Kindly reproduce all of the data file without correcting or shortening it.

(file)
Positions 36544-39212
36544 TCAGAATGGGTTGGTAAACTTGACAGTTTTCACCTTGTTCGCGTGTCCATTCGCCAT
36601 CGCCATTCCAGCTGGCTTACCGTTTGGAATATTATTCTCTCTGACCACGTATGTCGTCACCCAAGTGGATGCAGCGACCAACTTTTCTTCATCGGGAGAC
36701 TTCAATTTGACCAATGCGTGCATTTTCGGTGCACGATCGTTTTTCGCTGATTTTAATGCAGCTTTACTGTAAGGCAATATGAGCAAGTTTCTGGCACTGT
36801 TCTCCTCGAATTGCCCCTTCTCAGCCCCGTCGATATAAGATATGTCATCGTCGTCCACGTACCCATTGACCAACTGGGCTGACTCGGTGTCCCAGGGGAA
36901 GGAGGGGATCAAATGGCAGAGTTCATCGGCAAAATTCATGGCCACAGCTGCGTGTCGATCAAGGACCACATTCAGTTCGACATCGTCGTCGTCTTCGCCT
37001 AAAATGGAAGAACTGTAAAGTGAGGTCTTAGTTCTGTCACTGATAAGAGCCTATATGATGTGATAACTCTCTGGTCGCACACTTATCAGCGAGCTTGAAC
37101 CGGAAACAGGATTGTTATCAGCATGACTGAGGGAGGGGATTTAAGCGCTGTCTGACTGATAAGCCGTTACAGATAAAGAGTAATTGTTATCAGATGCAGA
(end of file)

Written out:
Positions 36544-39212
36544 TCAGAATGGGTTGGTAAACTTGACAGTTTTCACCTTGTTCGCGTGTCCATTCGCCAT
36601 CGCCATTCCAGCTGGCTTACCGTTTGGAATATTATTCTCTCTGACCACGTATGTCGTCACCCAAGTGGATGCAGCGACCAACTTTTCTTCATCGGGAGAC
36701 TTCAATTTGACCAATGCGTGCATTTTCGGTGCACGATCGTTTTTCGCTGATTTTAATGCAGCTTTACTGTAAGGCAATATGAGCAAGTTTCTGGCACTGT
36801 TCTCCTCGAATTGCCCCTTCTCAGCCCCGTCGATATAAGATATGTCATCGTCGTCCACGTACCCATTGACCAACTGGGCTGACTCGGTGTCCCAGGGGAA
36901 GGAGGGGATCAAATGGCAGAGTTCATCGGCAAAATTCATGGCCACAGCTGCGTGTCGATCAAGGACCACATTCAGTTCGACATCGTCGTCGTCTTCGCCT
37001 AAAATGGAAGAACTGTAAAGTGAGGTCTTAGTTCTGTCACTGATAAGAGCCTATATGATGTGATAACTCTCTGGTCGCACACTTATCAGCGAGCTTGAAC
37101 CGGAAACAGGATTGTTATCAGCATGACTGAGGGAGGGGATTTAAGCGCTGTCTGACTGATAAGCCGTTACAGATAAAGAGTAATTGTTATCAGATGCAGA